Too Young, Too Soon: Remembering E-Dubble
Like Charlie Parker, he was 34, crazy young. Many are. Hank Williams was 29, Otis Redding, 26, half the Rock and Roll Hall of Fame, 27. Tupac, 25. Buddy Holly, 22. Unlike a lot of them, his death had nothing to do with the lifestyle, his volatility, with burning bright and living hard.
Not that he didn’t burn bright and live hard. Oh, he did, he did. But like a giant in a fairy tale, he was felled by the tiniest of foes. A microorganism. An infection. An underlying condition. And perhaps the paradoxical fragility that comes from being so much bigger than our mortal infrastructure was designed to support.
He was a paradox in many ways, even an oxymoron: a legendary secret, a subterranean star, with his millions of downloads and zillions of fans and gigatons of talent, zero name recognition and exactly one appearance in the mainstream media. A profile written by a hopelessly unqualified journalist, in my single foray into music writing. If my inexperience showed, so did my awe. If most of E-dubble’s true believers were fifteen-year-old boys, at least one was a post-menopausal Deadhead.
When my son Vince came back to Baltimore after graduating from music school in New Orleans, he got a job up at Guitar Center on Joppa Road. An entrepreneur at heart, Vince never really took to working for the man, nor lasted that long at any day job, though the pizza place in Glen Rock that hired him illegally when he was twelve was an exception.
One afternoon he was hiding out in the studio surreptitiously making beats on the demo MPC when a towering young man in a Phillies ball cap appeared in the doorway of the store carrying a pile of expensive music gear. He had an almost visible aura of intensity. Vince stepped out onto the showroom floor.
Turned out his customer was Evan Wallace, aka E-dubble, a 6’10” rapper originally from Philly, lately of Hampden, and he had just released an album called Reset. On November 6, 2012, Reset had debuted at #8 on iTunes hip-hop list and was a “heatseeker” on the Billboard chart, and E-dub was getting ready to tour behind it. He decided he needed a new microphone, so packed up his old gear for trade-in and headed up to the Guitar Center.
Actually, though, he already had an ideal setup for what he was doing, and rather than take his money, Vince proved it to him. He ushered him into a listening room, hooked up a demo comparing several other brands, and re-sold him on the benefits of what he already owned. Then the two stayed in the room for the rest of the day, listening to each other’s beats.
Within a week, Vince was fired from Guitar Center, and E-dub was rehearsing with Vince’s band.
That was four and a half years ago. During that time, many things happened. New songs, new albums, new collaborations and new directions. Live shows with 27 Lights at the 8×10 in Federal Hill, everybody’s parents running tabs. Shoestring tours in a broken-down van. Bar fights. Lawsuits. Break-ups. New loves. Photo shoot, green room, showcase, music video. A communal house full of musicians in Pikesville. A rough patch. Back to Philly. Parents, sisters, little nieces and nephews. A puppy to keep his golden retriever Lewis company: Clark, of course. @edubhiphop. 50K on Twitter, 130K on Facebook. Still no press.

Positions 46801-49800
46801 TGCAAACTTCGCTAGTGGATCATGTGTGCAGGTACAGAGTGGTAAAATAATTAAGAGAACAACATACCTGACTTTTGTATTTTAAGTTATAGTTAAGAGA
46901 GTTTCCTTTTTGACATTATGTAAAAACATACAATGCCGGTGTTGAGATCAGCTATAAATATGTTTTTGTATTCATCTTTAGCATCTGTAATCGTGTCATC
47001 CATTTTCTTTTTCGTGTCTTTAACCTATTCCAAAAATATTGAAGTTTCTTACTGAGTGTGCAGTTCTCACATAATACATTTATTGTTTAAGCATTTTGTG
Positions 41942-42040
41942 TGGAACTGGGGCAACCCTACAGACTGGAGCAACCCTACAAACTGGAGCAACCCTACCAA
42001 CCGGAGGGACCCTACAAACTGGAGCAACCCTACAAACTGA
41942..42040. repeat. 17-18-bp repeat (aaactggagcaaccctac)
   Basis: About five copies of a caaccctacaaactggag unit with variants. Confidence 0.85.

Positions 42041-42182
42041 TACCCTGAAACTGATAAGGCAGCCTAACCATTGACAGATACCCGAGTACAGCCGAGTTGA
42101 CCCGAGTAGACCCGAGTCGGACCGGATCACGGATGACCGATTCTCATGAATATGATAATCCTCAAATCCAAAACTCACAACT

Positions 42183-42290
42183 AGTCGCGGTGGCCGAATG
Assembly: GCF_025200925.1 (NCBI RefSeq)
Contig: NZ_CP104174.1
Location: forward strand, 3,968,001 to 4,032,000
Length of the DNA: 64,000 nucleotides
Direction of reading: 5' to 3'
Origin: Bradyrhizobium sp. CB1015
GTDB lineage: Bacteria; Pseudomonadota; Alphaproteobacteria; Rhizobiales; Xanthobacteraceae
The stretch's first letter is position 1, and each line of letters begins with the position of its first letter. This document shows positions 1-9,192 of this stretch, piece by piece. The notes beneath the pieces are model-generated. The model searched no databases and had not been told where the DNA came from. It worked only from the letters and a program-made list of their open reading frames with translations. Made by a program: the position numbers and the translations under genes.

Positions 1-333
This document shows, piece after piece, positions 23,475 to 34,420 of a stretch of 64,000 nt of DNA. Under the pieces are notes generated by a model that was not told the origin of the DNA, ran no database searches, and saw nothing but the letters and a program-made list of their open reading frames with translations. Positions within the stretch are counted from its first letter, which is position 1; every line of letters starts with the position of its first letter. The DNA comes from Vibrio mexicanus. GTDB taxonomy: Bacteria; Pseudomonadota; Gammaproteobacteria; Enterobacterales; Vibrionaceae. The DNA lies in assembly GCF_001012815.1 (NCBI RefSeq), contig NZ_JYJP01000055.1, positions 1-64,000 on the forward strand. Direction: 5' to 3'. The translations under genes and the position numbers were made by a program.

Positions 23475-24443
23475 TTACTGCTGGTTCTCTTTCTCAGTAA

Last month, Vince, now in grad school in New York, went to visit E-dub in Philly. Vince played reggae organ on a new rap. E-dub recorded remix vocals for one of Vince’s songs. They tracked a raucous cover of Johnny Cash’s Big River. They worked hard, they drank beer, Evan’s girlfriend came over and cooked dinner.
A few days later, Evan went to the hospital. For weeks, we could get little information, but what there was contained phrases like “medically-induced coma” and “life support.” We sent flowers, but I don’t think he ever saw them. On February 13th, we received word of his death.
No, I’m not a music writer, and it’s not easy for me to explain what I loved about these songs. Because he wrestled so directly with identity and ambition, with what it meant to be him, constantly retelling his biography and his formation as an artist, he made it perfectly clear that a rapper is both a memoirist and a poet. He had a personal mythology, he had charms against despair, he had an idiosyncratic and somewhat mysterious set of metaphors: the reset button, the gray scale, the two-tone rebel, black paisley. Mr. Sunshine, Mr. Rainstorm, meet me in the conference room, we got to brainstorm. He had the rapper’s linguistic agility, the clever samples and references and rhymes, and he had a work ethic undimmed by his play ethic. One year he wrote a new song every Friday, and never slowed down all that much from there. A musician can leave us a lot in a short life, though it’s never enough. I always thought he would write something besides rap songs someday. A memoir, I was hoping.
I feel the loss as a fan, as a friend, as a mother, as a fellow wordsmith and swimmer in the pool of the English language. He was not afraid to write about death. It was all through his work. I only wish we could hear what he would say now.
Through all the good things, and all the hardships
And all the times that we thought that we lost it
We hold our heads high, and keep our chins up
Cause when we die, well, at least we did something
We went for broke when we found a cause
We took the path that they said was wrong
So when that song plays, you know where you were
The day we live for. The day the truth worked.
Work, work. Yeah the truth works
At the very same time, yeah, the truth hurts
Been taught our whole lives just to shoot first
I’mma keep living ’til they put me in that new hearse
-From Coming of Age
University of Baltimore Professor Marion Winik is the author of First Comes Love, The Glen Rock Book of the Dead and other books. She is the host of The Weekly Reader on WYPR. To sign up for her monthly email, go to marionwinik.com.